“The Society is working with Minister of Health Andrew Little during the establishment phase of the regulation,” said Dr Panko. “We want to ensure that fully protective safeguards are in place and also that access to the service is fairly and equitably distributed.”

    “Given the tightness of the eligibility criteria, we anticipate that only about 5% of patients will qualify for assisted dying. It may be that fewer than that will request it. So we believe, along with Minister Little, that an adequate workforce will be found.”

    Listen to EOLC President Mary Panko speaking on RNZ »

  • 24 Mar 2021 4:53 PM | EOLC Admin (Administrator)

    Man-of-the-hour Tasmanian MP Mike Gaffney was delighted that his voluntary assisted dying bill passed in the Legislative Council on 23 March 2021.  “It’s been a wonderful journey” he said, “as smooth as I could have hoped for”.

    Tasmanian assisted dying bill passes unanimously - Dying with Dignity Western Australia

    His Independent member’s End-of-Life-Choices bill was unanimously passed in 2020 by Tasmania’s Legislative Council (Upper House).   It then went to the Legislative Assembly (Lower House) for further examination.    A number of amendments were made and the bill eventually made its way back to the Council for approval.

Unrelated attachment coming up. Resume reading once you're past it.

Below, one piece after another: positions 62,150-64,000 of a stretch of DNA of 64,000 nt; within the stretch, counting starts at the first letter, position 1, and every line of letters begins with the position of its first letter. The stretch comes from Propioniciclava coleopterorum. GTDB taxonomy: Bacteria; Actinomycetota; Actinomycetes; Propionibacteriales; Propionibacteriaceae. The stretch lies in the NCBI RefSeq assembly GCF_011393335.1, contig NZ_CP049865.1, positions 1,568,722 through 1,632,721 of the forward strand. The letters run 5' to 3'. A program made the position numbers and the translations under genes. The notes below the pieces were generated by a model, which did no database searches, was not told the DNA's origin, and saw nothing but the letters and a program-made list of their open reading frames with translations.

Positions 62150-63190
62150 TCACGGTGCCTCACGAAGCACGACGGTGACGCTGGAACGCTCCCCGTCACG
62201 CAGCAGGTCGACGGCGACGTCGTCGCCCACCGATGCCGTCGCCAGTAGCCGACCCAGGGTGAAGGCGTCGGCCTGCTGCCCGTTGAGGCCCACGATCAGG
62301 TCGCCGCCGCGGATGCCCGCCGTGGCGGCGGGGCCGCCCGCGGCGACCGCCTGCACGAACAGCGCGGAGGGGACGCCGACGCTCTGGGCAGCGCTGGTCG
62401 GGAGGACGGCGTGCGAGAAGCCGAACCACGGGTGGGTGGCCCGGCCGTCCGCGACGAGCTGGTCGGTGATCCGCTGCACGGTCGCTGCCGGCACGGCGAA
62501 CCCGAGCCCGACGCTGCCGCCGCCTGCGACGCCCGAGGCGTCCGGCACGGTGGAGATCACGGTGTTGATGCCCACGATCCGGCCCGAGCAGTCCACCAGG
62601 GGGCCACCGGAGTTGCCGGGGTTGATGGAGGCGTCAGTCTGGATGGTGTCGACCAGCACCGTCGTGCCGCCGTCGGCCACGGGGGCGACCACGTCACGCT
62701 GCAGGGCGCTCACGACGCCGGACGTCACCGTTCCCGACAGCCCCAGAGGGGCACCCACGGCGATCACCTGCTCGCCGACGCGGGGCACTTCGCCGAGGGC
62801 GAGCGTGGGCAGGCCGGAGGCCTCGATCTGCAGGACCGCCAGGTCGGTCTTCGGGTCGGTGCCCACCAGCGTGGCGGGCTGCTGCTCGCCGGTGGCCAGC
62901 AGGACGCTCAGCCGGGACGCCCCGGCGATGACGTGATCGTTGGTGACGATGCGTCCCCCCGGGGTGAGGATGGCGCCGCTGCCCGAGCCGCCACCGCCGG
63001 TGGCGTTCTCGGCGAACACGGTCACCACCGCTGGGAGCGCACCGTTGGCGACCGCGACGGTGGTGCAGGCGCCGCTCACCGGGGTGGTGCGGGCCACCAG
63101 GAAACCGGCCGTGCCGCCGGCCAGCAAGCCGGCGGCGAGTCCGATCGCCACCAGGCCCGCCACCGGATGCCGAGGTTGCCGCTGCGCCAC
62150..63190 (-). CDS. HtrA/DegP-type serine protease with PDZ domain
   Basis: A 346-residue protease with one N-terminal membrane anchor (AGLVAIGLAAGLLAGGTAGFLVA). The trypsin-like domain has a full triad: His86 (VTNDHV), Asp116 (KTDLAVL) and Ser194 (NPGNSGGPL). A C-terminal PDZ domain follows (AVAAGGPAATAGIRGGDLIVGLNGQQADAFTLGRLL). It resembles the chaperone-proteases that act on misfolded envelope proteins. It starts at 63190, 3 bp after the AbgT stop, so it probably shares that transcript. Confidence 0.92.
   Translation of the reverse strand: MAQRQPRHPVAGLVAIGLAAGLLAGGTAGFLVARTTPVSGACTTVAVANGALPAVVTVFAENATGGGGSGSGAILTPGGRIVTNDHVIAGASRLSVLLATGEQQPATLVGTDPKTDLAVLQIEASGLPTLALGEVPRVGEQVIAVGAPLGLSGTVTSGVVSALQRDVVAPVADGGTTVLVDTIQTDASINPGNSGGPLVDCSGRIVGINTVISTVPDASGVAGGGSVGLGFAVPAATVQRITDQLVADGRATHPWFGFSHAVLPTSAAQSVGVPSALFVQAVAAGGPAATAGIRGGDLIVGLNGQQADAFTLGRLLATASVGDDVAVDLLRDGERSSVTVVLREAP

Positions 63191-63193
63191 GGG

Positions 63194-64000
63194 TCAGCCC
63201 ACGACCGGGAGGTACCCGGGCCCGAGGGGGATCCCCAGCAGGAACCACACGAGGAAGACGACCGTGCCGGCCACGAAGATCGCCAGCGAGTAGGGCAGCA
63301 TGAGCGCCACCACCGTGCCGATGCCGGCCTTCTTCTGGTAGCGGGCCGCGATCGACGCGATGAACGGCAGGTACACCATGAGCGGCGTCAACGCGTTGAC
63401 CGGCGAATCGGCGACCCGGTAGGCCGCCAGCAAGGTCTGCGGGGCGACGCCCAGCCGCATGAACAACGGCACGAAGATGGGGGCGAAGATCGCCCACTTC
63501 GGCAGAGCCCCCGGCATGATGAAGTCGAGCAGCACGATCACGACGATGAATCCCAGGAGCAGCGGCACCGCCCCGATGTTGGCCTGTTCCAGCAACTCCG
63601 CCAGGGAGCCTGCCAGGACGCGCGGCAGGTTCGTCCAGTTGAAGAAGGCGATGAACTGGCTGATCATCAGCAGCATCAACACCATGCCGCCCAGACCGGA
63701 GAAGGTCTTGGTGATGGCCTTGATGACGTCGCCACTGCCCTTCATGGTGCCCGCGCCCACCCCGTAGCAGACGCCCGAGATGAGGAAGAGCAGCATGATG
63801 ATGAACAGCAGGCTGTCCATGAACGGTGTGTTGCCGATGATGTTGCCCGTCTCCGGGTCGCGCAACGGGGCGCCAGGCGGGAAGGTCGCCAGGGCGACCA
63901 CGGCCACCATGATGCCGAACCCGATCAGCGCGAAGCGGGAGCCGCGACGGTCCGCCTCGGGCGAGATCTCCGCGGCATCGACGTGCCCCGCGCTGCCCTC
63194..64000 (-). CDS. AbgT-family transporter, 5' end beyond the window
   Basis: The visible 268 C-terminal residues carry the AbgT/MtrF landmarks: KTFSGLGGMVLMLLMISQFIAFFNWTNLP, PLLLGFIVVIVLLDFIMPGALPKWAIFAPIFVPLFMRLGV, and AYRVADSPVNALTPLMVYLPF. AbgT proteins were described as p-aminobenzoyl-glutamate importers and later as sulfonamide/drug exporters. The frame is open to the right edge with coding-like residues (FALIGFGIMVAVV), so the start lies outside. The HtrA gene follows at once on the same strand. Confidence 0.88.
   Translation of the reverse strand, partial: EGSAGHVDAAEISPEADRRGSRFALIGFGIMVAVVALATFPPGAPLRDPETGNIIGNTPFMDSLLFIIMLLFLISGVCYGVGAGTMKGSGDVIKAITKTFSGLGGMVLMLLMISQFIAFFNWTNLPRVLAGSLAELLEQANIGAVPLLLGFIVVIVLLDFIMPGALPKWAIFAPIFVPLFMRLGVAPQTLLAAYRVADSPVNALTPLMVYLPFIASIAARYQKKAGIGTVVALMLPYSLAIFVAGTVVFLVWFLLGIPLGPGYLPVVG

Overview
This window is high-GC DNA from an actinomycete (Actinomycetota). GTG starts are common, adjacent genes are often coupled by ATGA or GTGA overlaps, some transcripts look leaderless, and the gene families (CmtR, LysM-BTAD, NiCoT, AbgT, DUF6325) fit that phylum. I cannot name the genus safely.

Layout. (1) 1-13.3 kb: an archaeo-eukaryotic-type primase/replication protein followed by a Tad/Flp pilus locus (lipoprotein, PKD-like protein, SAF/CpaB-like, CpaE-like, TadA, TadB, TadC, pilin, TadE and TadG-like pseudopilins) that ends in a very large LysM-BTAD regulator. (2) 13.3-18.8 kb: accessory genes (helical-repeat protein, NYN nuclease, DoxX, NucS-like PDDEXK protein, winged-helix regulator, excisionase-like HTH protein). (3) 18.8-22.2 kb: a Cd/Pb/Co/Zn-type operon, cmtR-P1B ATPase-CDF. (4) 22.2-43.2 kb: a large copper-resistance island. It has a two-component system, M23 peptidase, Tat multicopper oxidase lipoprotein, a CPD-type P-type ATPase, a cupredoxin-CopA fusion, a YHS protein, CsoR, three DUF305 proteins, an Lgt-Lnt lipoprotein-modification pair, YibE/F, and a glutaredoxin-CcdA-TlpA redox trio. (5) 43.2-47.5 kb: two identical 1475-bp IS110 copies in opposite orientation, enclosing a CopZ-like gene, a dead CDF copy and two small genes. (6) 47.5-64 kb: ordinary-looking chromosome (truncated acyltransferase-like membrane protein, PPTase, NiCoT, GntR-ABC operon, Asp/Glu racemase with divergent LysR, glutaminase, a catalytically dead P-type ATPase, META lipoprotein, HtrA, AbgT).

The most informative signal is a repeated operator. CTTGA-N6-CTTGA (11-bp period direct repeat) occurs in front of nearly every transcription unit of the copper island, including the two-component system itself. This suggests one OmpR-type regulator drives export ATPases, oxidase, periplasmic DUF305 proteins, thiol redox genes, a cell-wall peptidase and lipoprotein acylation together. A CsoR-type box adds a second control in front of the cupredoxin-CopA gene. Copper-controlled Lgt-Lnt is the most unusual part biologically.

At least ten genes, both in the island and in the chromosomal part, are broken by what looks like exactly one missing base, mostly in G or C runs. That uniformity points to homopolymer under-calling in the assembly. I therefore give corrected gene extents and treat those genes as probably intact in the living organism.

It is expected to come into force in 18 months’ time.  

    The Tasmanian Act is slightly more permissive than the New Zealand End of Life Choice Act 2019, in that it also gives assisted dying access to those suffering with a neuro-degenerative disease likely to end their life in 12 months or less.  Both Acts allow access to assisted dying for those with other terminal diseases likely to end their life in 6 months or less.

    This was Tasmania’s fourth attempt at passing assisted dying legislation.   After Victoria and Western Australia, Tasmania will now become the third Australian state to adopt assisted dying laws.  



  • 19 Mar 2021 1:29 PM | EOLC Admin (Administrator)

    End of Life Choice Society president, Dr Mary Panko, today congratulated Spanish lawmakers on passing their assisted dying bill into law. “This is the sign of a compassionate society” she said.

    Spain’s legislation is expected to come into force in June. Its eligibility criteria are more liberal than those of the New Zealand End of Life Choice Act which will come into force on 7 November 2021.

    “Religious and far-right political groups have threatened challenges to the Spanish legislation, as expected” said Dr Panko, “even though a 2019 poll indicated 90 percent support for assisted dying legalisation among Spanish citizens. It is the usual case of an ultra-conservative minority attempting to suppress the will of the more progressive majority.”

    Spain follows a number of other European countries where assisted dying is permitted, namely Switzerland, the Netherlands, Belgium and Luxembourg.

    “The right to die with dignity is an expanding social and medical movement across the world of westernised medicine”, said Dr Panko. “We expect a number of other jurisdictions to legalise assisted dying this year, especially in Australia and the US.”

    ENDS HERE

    Contact:

    Dr Mary Panko